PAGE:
RENO, Nev. (KOLO) - The national nonprofit Propane Education & Research Council surprised teachers at Lemmon Valley Elementary School Tuesday with a $5,000 donation. It says it's in recognition of the Washoe County School District’s efforts to improve students’ health and safety by adding propane buses to their school transportation fleet. The donation is part of PERC’s nationwide campaign to "educate parents, teachers, and school officials about the benefits of using an alternative fuel like propane."
“Propane school buses are the clean, quiet, and safe alternative to older diesel buses, and Washoe County is a great example of the success a school district can enjoy after transitioning to propane school buses,” said Jesse Marcus, senior programs manager at PERC. “Plus, propane buses cost less over the life of the bus, so school districts can spend more of its operating budget on classroom programs.”
The $5,000 donation will be evenly split between all the Lemmon Valley Elementary teachers, who will be able to buy classroom supplies through the nonprofit AdoptAClassroom.org’s online shopping site.
Washoe County added 35 Blue Bird Propane Vision Type C buses and 12 Micro Bird Type A buses in 2013 as part of the district’s efforts to use more environmentally-friendly fuels. Nevada requires that government fleets containing 50 or more vehicles must use alternative fuel. Along with running 15 percent of its total fleet on propane autogas, the district uses 281 biodiesel buses.
“There are so many advantages to using propane in our buses,” said WCSD Transportation Director Rick Martin. “The Washoe County School District is currently saving some $80,000 annually, and we anticipate that savings to increase, so it’s much more cost-effective. It is also better for the environment and helps keep our air clean. We will be converting more of our fleet to propane as we purchase new buses. We have found propane to be a reliable and cost efficient resource for our district and will continue to look to incorporate it in other capacities in our district fleet for the future.”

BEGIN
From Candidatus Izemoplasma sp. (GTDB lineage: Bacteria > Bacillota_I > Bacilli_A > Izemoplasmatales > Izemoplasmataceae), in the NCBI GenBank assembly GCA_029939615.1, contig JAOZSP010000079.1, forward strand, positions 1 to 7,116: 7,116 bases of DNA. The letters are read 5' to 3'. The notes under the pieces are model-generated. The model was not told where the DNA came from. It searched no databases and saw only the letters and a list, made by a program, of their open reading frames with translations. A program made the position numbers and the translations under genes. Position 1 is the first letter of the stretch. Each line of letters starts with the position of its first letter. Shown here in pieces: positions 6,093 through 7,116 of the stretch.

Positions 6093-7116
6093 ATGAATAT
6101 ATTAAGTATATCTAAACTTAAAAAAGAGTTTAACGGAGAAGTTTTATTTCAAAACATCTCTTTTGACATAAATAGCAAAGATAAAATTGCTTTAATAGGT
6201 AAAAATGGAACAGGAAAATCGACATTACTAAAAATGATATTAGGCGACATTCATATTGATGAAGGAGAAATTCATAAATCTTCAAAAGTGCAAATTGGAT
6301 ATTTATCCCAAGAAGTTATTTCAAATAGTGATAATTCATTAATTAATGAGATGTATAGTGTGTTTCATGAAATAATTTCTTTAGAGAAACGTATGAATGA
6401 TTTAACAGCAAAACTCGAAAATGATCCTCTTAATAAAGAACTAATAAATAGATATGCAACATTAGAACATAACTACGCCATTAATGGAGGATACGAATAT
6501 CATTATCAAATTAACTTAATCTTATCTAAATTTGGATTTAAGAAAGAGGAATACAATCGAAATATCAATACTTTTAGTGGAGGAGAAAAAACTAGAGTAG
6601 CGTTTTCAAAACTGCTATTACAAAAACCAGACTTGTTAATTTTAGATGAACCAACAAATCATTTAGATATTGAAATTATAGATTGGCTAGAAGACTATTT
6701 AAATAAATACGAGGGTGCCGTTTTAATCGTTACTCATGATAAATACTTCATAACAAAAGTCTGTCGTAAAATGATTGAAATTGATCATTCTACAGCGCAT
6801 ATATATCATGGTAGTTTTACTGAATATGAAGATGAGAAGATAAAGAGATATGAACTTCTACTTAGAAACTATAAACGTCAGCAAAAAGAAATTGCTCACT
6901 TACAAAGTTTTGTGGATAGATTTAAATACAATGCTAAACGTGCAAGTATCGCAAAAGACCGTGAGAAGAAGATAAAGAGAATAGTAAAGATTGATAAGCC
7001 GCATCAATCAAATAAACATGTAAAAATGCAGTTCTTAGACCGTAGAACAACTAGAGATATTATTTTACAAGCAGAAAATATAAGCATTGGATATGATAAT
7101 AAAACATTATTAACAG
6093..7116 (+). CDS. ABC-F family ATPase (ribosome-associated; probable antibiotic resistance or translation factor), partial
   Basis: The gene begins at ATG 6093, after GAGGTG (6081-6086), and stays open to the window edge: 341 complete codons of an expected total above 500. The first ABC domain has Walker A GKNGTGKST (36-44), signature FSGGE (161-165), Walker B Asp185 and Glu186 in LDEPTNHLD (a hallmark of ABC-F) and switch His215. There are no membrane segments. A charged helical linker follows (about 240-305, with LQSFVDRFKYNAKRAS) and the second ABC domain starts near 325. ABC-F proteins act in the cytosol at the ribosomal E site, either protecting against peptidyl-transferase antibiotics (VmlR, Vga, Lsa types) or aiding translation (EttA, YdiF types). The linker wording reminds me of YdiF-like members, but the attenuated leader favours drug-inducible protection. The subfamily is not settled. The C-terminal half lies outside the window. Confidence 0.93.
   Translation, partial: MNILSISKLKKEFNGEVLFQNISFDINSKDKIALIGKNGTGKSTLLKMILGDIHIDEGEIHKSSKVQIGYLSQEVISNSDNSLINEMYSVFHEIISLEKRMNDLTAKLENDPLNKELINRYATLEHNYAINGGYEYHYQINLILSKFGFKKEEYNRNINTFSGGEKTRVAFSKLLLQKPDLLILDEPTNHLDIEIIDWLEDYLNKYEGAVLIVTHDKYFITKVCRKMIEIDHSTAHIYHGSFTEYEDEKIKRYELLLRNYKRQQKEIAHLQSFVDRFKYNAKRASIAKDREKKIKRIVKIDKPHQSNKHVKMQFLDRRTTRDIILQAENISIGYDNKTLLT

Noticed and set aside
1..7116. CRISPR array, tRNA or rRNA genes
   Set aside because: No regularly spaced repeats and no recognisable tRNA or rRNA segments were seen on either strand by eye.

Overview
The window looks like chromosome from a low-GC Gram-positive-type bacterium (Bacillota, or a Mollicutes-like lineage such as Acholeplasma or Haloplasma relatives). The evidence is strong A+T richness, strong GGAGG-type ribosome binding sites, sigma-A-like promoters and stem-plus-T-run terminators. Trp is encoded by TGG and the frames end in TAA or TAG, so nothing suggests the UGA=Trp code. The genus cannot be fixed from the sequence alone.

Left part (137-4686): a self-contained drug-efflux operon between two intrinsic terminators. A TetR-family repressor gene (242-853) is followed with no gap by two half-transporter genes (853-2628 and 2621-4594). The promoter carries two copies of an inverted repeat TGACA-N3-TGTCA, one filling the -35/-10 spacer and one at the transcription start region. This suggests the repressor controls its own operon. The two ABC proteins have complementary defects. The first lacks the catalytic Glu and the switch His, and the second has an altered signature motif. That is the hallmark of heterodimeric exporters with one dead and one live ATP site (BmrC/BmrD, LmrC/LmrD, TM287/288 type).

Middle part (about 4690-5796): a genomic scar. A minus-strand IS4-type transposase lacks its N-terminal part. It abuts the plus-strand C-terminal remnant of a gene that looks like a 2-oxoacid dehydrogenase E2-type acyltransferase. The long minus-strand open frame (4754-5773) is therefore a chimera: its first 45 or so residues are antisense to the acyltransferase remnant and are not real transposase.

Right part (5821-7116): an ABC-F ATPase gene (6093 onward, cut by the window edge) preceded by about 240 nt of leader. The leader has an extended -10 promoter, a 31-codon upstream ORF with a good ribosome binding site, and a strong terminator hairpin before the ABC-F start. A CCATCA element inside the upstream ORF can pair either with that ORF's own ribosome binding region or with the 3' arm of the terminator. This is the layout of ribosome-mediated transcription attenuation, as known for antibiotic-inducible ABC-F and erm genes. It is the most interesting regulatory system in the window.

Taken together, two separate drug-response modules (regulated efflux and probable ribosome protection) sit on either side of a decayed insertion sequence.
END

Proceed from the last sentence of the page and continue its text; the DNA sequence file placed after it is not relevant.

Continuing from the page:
Washoe County officials say they also save an average of $24 per each oil change every 5,000 miles. With an attendance area that spans 6,325 miles, the district says savings add up quickly. As the second-largest school district in the state, Washoe County transports about 18,400 students daily.
The district says clean fuel offers advantages to students, too. In a release, the district says, "Because propane buses are quiet, students only need to use their indoor voices to be heard. With less noise from students, drivers can hear when someone is getting bullied, or if an emergency vehicle is nearing the bus."
"Propane buses also emit fewer greenhouse gases and carbon monoxide, making the air at bus stops better for students. The World Health Organization classifies diesel exhaust as a carcinogen, and the chemicals it contains can have both short- and long-term health effects on children and drivers, from aggravated asthma to respiratory illnesses."
“The quiet ride and cleaner air are appreciated by both students and drivers,” said WCSD Superintendent Traci Davis. “The health of our students and staff is a high priority for all of us, and this is an important part of that commitment.”
According to the district, schools in 47 states are operating almost 11,000 propane school buses. Twenty of the top 25 designated market areas and four of the 10 largest school districts in the country are using them. Since 2012, propane school bus sales have increased by 436 percent. The trend prompted PERC to launch its awareness campaign to teach communities about the benefits of propane-powered transportation. The council has partnered with AdoptAClassroom.org to donate $55,000 nationwide to teachers at schools adopting propane buses in the last two years.